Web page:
Lines have thickness. Lines are simple, but lines are complicated. Lines are powerful and have meaning but any idiot can make one. A lot of interesting lines can be found in visual art, and maybe even the narrative of art history can be thought of as a study of lines and what they might mean. Many of the most fascinating lines can be found by observing the natural world, and in an amazing twist of fate similar lines can often be found in the world of mathematics. The river meanders, the tree grows branches. The iteration produces a fractal, it is an infinitely long line, it looks just like that broccoli. We study the line. The line between what is provable and what is not. The line between what is real and what is imagined. All of this can be seen within an interesting line, if you look at it well enough.

Sol LeWitt made a lot of really good lines. His lines transmit ideas about organisation and possibility. Earlier this year I saw some of his incomplete open cubes in Sydney at NSW Gallery, I was there with my friend and Szun Waves bandmate Jack. I find the incomplete cubes incredibly exciting to look at. I feel like the space they play with and the lines they are missing speak to me in a very direct way. It’s like looking at the building blocks of reality, as if they are the DNA of our spatial dimensions. Years ago I remember watching some friends installing a LeWitt work at a gallery in Norwich. It was for a drawing exhibition called ‘Living Dust’ curated by David Musgrave. Instructions for a wall drawing had been emailed from LeWitt, rulers were used, there was a specific number of straight lines that needed to be drawn. After the exhibition the drawing was painted over with white paint.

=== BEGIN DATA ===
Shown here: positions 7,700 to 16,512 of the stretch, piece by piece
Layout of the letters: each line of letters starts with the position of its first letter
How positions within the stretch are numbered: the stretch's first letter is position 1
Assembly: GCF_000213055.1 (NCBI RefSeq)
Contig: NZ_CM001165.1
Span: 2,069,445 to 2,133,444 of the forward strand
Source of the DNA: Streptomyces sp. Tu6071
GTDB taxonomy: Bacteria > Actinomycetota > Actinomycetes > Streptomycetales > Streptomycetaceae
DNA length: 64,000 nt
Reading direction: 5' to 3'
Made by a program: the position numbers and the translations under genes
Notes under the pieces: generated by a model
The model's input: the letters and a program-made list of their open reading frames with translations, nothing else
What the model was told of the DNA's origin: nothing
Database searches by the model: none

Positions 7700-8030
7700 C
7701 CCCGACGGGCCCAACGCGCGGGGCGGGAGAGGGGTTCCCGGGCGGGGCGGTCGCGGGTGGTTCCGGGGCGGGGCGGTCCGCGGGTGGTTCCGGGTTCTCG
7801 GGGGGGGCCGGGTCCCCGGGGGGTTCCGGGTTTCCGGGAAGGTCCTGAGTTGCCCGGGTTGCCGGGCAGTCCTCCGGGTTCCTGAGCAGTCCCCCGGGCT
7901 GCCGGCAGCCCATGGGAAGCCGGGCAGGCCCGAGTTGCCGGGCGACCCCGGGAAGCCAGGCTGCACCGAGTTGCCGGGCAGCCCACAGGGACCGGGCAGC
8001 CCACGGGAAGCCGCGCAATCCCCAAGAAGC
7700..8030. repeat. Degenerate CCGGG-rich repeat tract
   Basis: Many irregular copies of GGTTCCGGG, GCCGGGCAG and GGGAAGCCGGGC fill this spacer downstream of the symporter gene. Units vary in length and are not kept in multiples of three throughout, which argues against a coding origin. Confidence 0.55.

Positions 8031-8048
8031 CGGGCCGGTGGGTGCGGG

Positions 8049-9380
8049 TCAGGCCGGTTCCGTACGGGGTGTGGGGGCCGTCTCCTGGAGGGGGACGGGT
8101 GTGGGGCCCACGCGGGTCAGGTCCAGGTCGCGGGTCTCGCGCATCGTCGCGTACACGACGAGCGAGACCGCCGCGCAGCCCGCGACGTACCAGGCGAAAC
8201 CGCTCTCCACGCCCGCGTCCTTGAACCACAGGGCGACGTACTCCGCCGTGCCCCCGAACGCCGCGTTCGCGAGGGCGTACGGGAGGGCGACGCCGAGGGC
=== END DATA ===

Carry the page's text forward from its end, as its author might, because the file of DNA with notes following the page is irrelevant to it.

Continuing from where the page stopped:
The line is a threshold and a boundary. Do not cross the line, I’m reaching my limit, I have drawn a line in the sand. The line is the edge of something, the line is a statement. This sentence has a line through it, so maybe you should disregard what it says. Do not park on the double yellow lines, these lines have authority.

There is a kind of perfection in a straight line, or a mathematically precise curve. We are surrounded by this kind of precision because culture has been tooled-up to manufacture a vision of perfection. Milled aluminium laptops. Skyscrapers shaped like massive gentle curves made of glass. Aerodynamic cars without a sharp edge on them. The modern world has become a statement of precision, and nothing is more precise than a straight line. But the natural world is full of movement, the lines can be meandering and wonky, but they show us a different kind of perfection. Nature can show us infinite variation and precise structure simultaneously, just look at the silhouette of a tree in winter and you can see the rhythm of the branches. The basic pattern is simple, but the details are complex.

In music too lines are present. When I hear an unchanging loop of music, in my mind it becomes a line; at best it’s a placeholder for one idea of perfection, at worst it’s a one dimensional motif. Steve Reich’s slowly phasing tape loops are like seeing two thin straight lines overlapping. Where they meet there is a magical moment of oneness. When I hear the ever changing chaotic playing of Derek Bailey it’s more like being confronted by a gnarly hedgerow, twigs and thorns wrapping around each other creating an environment perfect for certain kinds of wildlife.

Luke Abbott releases his new EP today, under his Earlham Mystics moniker, via NOTOWN Recordings. He'll be launching it with a free party in London tonight.